Kleczkowski A, Breed AC, Matthews L, Thronicker D & de Vries F (2012) Characterising Livestock System Zoonoses Hotspots. Department for International Development (DFID). University of Stirling. http://www.dfid.gov.uk/r4d/Output/188950/Default.aspx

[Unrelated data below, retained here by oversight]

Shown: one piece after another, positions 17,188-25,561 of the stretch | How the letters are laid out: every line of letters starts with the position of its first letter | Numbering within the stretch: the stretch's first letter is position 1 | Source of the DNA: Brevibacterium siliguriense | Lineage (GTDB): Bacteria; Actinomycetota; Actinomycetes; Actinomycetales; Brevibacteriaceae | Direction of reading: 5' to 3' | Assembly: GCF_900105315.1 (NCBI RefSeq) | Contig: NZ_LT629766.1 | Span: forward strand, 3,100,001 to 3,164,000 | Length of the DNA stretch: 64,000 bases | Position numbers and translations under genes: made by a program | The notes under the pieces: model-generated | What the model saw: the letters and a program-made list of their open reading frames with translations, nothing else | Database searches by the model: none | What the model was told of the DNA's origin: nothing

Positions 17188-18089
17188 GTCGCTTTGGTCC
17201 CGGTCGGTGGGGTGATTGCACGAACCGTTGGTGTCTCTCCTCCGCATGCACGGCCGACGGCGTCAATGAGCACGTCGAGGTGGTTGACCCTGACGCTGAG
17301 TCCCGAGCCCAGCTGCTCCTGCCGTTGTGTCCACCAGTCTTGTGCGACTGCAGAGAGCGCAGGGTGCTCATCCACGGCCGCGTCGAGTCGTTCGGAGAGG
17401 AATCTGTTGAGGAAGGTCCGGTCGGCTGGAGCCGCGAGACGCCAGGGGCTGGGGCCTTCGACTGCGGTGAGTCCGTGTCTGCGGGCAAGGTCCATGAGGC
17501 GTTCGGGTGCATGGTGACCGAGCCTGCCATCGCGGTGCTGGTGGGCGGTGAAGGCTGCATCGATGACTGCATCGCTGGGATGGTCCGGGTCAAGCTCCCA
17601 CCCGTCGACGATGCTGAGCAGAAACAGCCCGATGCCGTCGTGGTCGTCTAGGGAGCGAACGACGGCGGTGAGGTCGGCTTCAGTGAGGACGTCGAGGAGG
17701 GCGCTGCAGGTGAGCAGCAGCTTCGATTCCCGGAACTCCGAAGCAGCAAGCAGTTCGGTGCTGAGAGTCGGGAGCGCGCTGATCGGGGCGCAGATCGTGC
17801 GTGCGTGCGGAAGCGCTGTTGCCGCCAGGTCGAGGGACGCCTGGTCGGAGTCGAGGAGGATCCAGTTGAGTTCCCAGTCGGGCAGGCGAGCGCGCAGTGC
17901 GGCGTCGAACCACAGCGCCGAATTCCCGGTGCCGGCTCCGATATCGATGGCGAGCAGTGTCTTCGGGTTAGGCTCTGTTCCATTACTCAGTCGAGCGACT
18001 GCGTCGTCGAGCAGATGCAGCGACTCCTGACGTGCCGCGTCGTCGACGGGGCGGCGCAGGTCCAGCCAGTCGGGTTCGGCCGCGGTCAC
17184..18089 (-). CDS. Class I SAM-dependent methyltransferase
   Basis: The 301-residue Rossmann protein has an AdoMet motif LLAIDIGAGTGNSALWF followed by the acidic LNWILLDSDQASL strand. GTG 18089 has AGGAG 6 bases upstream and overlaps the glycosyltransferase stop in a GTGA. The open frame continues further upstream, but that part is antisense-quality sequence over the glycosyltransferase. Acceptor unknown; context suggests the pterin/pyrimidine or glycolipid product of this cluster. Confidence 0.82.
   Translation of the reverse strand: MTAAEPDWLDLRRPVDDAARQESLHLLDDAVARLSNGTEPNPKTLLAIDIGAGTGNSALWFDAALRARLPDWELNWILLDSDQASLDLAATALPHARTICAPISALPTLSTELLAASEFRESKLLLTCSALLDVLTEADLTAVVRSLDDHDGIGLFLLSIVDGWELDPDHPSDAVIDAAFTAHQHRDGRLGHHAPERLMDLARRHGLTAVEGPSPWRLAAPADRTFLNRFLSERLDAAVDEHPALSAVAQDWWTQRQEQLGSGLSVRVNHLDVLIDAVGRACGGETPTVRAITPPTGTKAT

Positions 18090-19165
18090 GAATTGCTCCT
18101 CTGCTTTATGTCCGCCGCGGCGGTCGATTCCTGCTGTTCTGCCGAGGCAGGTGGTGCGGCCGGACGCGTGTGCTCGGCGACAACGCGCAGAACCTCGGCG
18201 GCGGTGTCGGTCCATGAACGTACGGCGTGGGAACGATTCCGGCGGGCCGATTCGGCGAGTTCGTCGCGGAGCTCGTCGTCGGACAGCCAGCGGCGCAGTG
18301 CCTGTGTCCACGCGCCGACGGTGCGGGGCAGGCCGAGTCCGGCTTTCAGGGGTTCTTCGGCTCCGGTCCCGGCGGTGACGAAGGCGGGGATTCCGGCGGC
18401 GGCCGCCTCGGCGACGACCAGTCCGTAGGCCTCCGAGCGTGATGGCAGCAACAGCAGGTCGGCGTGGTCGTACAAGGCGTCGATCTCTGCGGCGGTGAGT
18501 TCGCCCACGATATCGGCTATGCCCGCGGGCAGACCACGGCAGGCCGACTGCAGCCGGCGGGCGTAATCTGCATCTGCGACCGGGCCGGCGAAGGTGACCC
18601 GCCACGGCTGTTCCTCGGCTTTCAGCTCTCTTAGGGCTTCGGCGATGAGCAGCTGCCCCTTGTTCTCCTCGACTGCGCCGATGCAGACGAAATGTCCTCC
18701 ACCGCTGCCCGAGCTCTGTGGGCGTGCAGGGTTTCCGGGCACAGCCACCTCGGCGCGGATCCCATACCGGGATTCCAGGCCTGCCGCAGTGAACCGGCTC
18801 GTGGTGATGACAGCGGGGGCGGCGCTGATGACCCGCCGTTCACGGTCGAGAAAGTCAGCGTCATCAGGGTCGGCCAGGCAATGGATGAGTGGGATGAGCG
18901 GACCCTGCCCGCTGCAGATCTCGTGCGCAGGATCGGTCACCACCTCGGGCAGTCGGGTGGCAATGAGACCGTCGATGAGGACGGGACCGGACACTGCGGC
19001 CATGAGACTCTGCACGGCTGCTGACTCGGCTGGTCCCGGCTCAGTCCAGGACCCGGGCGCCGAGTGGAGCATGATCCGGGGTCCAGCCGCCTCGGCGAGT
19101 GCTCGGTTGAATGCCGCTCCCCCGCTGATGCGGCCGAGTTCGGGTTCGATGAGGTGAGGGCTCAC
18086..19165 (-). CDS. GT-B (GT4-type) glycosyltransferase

A systematic review of the published literature was undertaken, to explore the ability of different types of model to help identify the relative importance of different drivers leading to the development of zoonoses hotspots. We estimated that out of 373 papers we included in our review, 108 papers touched upon the objective of 'Assessment of interventions and intervention policies', 75 addressed the objective of 'Analysis of economic aspects of disease outbreaks and interventions', 67 the objective of 'Prediction of future outbreaks', but only 37 broadly addressed the objective of 'Sensitivity analysis to identify criteria leading to enhanced risk'. Most models of zoonotic diseases are currently capturing outbreaks over relatively short time and largely ignoring socio-economic drivers leading to pathogen emergence, spill-over and spread. In order to study long-term changes we need to understand how socio-economic and climatic changes affect structure of livestock production and how these in turn affect disease emergence and spread. Models capable of describing this processes do not appear to exist, although some progress has been made in linking social and economical aspects of livestock production and in linking economics to disease dynamics. Henceforth we conclude that a new modelling framework is required that expands and formalises the 'one world, one health' strategy, enabling its deployment in the re-thinking of prevention and control strategies. Although modelling can only provide means to identify risks associated with socio-economic changes, it can never be a substitute for data collection. Finally, we note that uncertainty analysis and uncertainty communication form a key element of modelling process and yet are rarely addressed.